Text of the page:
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The bioinformatic enhancement of exercises in Drosophila genetics.

Bioinformatics is a rapidly expanding field that incorporates applications from computer science (e.g., data retrieval) with biological investigations (e.g., nucleotide and amino acid sequence analysis) (Mount, 2004). Several introductory textbooks have been written with exercises that introduce students to bioinformatics (e.g., Campbell & Heyer, 2002), and some standard genetics textbooks now include a chapter or two on bioinformatics (e.g., Hartl & Jones, 2004). Despite these advances, however, there is still a significant conceptual and technical gap between standard genetics laboratory exercises and bioinformatic experiences. Too often students are not provided with contextual experiences in bioinformatics in their standard biology laboratory exercises, or such experiences are provided to a select few who choose to enroll in specialized advanced courses, if available in the undergraduate curriculum. I have developed a set of complementary bioinformatic activities that is integrated into a genetics laboratory exercise in an introductory biology course. This approach exploits a student-driven inquiry-based mode of investigation, in that as questions arise regarding data interpretation from the genetic experiments, the students learn to explore and utilize bioinformatics tools as a means of self-learning. During this inquiry process, students begin to enter into other fields of biology (e.g., biochemistry, cell biology) and can experience the interconnections between the different life science disciplines. Finally, the bioinformatic analysis entailed herein leads the students into a discovery that provides support (at the molecular level) of the common ancestry of four divergent groups of organisms: fruit flies, humans, yeast, and roundworms.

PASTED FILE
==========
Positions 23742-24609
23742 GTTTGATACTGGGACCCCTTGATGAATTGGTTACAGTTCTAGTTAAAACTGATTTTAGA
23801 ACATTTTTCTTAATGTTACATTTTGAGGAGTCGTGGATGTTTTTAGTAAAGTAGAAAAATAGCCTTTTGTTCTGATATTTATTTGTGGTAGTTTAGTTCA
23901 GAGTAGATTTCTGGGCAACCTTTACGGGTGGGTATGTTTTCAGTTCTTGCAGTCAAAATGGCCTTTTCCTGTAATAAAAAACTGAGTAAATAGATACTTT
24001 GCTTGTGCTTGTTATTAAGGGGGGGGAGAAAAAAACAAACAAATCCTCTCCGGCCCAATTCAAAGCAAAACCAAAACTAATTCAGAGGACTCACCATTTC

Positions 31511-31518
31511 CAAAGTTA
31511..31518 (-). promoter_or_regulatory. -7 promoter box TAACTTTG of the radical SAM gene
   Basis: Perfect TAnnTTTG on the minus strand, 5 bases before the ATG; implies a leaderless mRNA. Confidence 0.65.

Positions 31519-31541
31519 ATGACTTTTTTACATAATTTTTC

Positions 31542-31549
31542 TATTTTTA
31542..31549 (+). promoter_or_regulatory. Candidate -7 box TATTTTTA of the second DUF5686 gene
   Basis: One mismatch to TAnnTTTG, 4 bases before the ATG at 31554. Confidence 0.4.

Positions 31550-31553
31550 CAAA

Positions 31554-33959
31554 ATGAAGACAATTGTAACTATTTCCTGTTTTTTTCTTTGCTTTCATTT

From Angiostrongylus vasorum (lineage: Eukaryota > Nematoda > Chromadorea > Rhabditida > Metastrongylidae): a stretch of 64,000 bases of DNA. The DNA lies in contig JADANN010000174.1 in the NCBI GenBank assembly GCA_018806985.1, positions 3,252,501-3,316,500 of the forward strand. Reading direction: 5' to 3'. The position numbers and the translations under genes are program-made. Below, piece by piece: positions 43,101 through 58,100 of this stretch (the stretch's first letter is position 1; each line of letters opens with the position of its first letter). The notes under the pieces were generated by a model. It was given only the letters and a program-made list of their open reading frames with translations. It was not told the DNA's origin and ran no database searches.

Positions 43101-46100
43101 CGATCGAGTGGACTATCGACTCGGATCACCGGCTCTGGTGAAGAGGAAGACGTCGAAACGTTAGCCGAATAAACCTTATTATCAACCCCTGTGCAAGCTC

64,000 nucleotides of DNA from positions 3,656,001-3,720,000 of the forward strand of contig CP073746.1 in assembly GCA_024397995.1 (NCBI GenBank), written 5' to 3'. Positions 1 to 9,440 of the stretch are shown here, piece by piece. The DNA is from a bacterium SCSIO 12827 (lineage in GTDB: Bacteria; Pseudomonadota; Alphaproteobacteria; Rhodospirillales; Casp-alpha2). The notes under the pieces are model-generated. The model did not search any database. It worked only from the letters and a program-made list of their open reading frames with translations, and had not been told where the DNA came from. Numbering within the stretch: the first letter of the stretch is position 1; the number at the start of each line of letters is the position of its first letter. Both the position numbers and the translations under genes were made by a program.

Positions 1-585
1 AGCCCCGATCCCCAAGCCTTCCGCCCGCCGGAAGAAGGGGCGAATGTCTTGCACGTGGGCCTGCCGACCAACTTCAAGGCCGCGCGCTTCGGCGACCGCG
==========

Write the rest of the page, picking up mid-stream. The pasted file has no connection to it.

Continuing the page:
Materials

The model system for the genetics laboratory exercise is the fruit fly, Drosophila melanogaster. The following required materials can be ordered from the Carolina Biological Supply Company (www.carolinabiologicalsupply.com):

* One vial of Drosophila stock culture of choice (either the F1 apterous x sepia, the F1 vestigial x sepia, or the F1 vestigial x ebony cross) for each set of ten students.

* One Drosophila BioKit for a class of up to 30 students.

* Either a 10X hand lens or a dissecting scope for each pair of students.

Notes:

* Order the fruit fly stocks at least seven days prior to use to allow sufficient time for delivery. I typically order vials of the three different cultures to provide the class with some variety in this exercise.

* The Drosophila BioKit contains all the necessary materials (instant Drosophila medium, culture vials, vial plugs, FlyNap anesthetic kits, labels and sorting brushes, student guides, an instructors guide, and Carolina Drosophila manuals)

* The Carolina Drosophila Manual (Flagg, 1988) contains all the information regarding preparation of new Drosophila breeding vials with medium, manipulation of flies, and photographs of the phenotypes discussed in this paper.

* Either dissecting microscopes or 10X hand lenses can be used to view the fruit fly phenotypes. If students work as teams of two or three, I then ask one student to serve as an observer of phenotypes and the others to serve as data gatherers. Students can then rotate these assignments throughout the lab period.

Procedure

Fruit Fly Lab Protocol

Week 1

1. When the Drosophila stock cultures arrive, maintain them in a cool (room temperature) environment. Observe daily until approximately 20 or more adult files are visible; this typically occurs 3-5 days after receipt of the stock culture.

2. Each team of two students should set up three new vials of fresh Drosophila medium. Anesthetize the adult flies and, in each new vial, place three wild type males and three wild type females. Cap the new cultures and maintain at room temperature.

Weeks 2-3

3. After 7-10 days, remove the six F1 adult flies from the new cultures and dispose of properly.

Weeks 4-5

4. After approximately 2 weeks of incubation, new adult flies (the F2 generation) should now appear in the new cultures. Adult flies should be counted and assigned into separate phenotypic classes as designated in Table 3. These counts should begin during the first lab period after the appearance of adult flies, and should be continued for 10 days during assigned lab periods.